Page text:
Footscray Community Arts Centre
45 Moreland Street

WrICE and MWF : Muslim Feminism panel, August 27

Saturday 27 August, 1:00pm, FCAC 

Muslim Feminism

ElizaHow are Muslim women fighting sexism and working for change?

WrICE participant Eliza Vitri Handayani and Shakira Hussein explore the subject in their writing, while psychologist Monique Toohey helps patients access culturally appropriate services. In this session, they dissect the intersection of feminism and Muslim identity.


Footscray Community Arts Centre
45 Moreland Street


Group Writing Anxieties

Group writing can be painfully difficult. So much of writing is about exposing yourself to other people. Good writing often makes the writer and the reader feel extremely vulnerable, as if secrets are being told. Writing with imminent group-feedback on the horizon feels like preparing one’s dirty laundry to be publicly aired and critiqued. With that in mind, it takes an incredibly comfortable and supportive group of people to make workshopping a practical possibility, let alone a meaningful exercise. The support and friendship I felt coming from all my fellow Wricers is what made the workshopping, even the program itself, so meaningful to me.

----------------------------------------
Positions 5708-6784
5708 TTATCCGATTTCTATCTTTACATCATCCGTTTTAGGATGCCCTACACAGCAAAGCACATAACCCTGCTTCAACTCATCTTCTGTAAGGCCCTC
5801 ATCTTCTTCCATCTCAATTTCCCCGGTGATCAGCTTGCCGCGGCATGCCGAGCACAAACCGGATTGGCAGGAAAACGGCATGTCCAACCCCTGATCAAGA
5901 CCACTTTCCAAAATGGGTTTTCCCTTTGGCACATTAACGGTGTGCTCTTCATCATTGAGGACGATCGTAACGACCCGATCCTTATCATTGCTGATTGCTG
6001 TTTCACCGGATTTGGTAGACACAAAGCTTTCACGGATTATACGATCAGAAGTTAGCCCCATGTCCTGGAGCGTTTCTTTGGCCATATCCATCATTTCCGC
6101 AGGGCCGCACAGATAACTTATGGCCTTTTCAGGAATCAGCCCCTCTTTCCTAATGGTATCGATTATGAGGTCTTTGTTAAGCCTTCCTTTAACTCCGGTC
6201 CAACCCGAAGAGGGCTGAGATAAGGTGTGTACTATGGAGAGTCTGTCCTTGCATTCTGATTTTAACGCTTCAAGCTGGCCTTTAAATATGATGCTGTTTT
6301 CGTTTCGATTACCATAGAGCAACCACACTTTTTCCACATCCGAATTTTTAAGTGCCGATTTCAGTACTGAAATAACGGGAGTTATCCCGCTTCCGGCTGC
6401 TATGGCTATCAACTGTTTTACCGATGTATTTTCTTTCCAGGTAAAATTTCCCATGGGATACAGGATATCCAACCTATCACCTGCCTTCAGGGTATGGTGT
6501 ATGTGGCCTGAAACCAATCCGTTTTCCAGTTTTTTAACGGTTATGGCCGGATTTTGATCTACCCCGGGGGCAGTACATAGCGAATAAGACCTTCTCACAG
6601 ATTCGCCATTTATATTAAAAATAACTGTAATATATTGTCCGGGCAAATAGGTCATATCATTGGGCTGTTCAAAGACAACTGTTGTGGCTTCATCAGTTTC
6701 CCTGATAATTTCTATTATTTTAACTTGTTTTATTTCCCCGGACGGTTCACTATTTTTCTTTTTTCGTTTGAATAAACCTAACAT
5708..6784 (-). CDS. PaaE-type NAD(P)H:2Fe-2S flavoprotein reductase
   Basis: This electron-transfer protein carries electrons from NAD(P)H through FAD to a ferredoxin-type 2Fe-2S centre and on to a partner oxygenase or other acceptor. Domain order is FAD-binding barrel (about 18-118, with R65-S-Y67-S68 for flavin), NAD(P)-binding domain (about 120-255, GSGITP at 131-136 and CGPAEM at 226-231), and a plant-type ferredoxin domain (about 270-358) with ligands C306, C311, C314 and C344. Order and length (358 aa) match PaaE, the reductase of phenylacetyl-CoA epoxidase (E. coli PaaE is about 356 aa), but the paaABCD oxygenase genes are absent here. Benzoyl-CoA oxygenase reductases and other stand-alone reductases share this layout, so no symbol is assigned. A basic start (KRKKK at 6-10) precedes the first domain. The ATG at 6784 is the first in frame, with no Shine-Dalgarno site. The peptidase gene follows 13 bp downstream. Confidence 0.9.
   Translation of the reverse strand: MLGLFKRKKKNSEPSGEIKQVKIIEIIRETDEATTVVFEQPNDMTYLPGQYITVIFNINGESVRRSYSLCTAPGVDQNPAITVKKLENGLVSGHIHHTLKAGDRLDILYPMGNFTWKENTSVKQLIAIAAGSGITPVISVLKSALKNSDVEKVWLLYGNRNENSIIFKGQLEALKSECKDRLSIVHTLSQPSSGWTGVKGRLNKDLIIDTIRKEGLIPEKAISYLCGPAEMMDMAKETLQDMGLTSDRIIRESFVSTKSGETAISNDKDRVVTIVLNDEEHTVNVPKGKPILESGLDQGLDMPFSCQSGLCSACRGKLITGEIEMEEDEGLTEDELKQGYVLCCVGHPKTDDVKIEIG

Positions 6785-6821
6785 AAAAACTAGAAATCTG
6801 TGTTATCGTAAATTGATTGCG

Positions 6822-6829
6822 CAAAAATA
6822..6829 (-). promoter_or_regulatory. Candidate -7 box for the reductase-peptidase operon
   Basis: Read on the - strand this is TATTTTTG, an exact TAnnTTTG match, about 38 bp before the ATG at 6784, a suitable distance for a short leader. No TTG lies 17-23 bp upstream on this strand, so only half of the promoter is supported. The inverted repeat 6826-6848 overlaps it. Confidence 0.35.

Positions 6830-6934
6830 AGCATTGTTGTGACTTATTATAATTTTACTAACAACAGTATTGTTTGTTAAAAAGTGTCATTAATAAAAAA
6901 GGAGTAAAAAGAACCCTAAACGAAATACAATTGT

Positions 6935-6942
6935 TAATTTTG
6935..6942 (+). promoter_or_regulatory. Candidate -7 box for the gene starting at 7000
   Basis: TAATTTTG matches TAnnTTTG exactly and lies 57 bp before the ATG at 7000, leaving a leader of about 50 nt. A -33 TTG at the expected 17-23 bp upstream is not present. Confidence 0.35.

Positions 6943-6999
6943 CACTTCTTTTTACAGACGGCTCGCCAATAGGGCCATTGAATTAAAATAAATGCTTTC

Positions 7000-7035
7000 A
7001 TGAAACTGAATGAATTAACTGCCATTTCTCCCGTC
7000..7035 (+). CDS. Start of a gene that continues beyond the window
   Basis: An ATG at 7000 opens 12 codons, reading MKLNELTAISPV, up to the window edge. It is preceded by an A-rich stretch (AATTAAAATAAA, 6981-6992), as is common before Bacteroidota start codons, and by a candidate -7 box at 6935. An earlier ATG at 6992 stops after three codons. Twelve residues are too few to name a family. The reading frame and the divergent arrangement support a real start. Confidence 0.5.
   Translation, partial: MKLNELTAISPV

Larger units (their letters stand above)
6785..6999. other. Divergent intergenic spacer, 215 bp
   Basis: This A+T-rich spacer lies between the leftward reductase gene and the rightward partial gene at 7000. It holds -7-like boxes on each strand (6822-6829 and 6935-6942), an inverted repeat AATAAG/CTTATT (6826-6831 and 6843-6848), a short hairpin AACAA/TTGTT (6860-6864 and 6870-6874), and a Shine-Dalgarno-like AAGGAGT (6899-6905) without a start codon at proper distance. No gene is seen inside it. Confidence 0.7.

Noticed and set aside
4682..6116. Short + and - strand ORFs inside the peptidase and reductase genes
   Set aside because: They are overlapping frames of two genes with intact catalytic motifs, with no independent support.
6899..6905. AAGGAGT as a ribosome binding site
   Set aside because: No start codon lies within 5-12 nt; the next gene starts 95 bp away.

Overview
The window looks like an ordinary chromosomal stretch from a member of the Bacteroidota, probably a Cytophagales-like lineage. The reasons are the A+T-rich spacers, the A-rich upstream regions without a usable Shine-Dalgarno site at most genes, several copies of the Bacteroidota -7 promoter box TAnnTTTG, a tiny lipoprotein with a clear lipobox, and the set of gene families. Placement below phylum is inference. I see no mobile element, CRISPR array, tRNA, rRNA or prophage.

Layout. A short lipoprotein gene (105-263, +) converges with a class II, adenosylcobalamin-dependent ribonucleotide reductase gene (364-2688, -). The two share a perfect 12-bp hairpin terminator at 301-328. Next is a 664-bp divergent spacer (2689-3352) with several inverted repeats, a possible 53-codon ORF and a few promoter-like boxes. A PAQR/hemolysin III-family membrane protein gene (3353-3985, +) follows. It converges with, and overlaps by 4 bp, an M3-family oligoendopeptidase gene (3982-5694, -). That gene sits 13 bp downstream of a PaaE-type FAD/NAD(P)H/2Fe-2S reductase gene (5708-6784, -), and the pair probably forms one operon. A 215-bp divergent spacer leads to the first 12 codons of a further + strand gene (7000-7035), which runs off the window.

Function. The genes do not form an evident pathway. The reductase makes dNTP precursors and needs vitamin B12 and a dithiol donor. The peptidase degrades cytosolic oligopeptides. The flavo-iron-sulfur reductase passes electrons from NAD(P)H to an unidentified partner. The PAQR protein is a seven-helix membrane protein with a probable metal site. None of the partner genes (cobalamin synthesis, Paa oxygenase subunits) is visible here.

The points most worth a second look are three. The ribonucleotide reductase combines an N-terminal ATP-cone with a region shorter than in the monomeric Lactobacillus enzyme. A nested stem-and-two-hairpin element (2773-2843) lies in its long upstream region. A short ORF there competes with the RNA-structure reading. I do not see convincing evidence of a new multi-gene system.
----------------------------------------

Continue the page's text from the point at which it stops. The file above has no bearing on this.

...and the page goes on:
20160410_173157The piece I began working on in Yangshuo is a very personal work. It’s a semi-fictionalised account of the few days I spent in Hong Kong on my way to Guangzhou, and the old friends I caught up with there. Through the work, I tried to go out on a limb and tackle discomforts I have about the ways I understand race and culture as an Australian. Many of us brought similarly personal stories to the workshop table, dealing with past traumas or deeply private beliefs which can be grating to have challenged. The feedback I received on my writing went further than helping with the formatting and story structure; the openness and honesty which the WrICE environment fosters made it possible for the other writers to actually challenge the morality of the work, even to the point of directly asking me to see the world differently, and I think the outcome of that is beginning to be visible not just in the writing but in my life generally.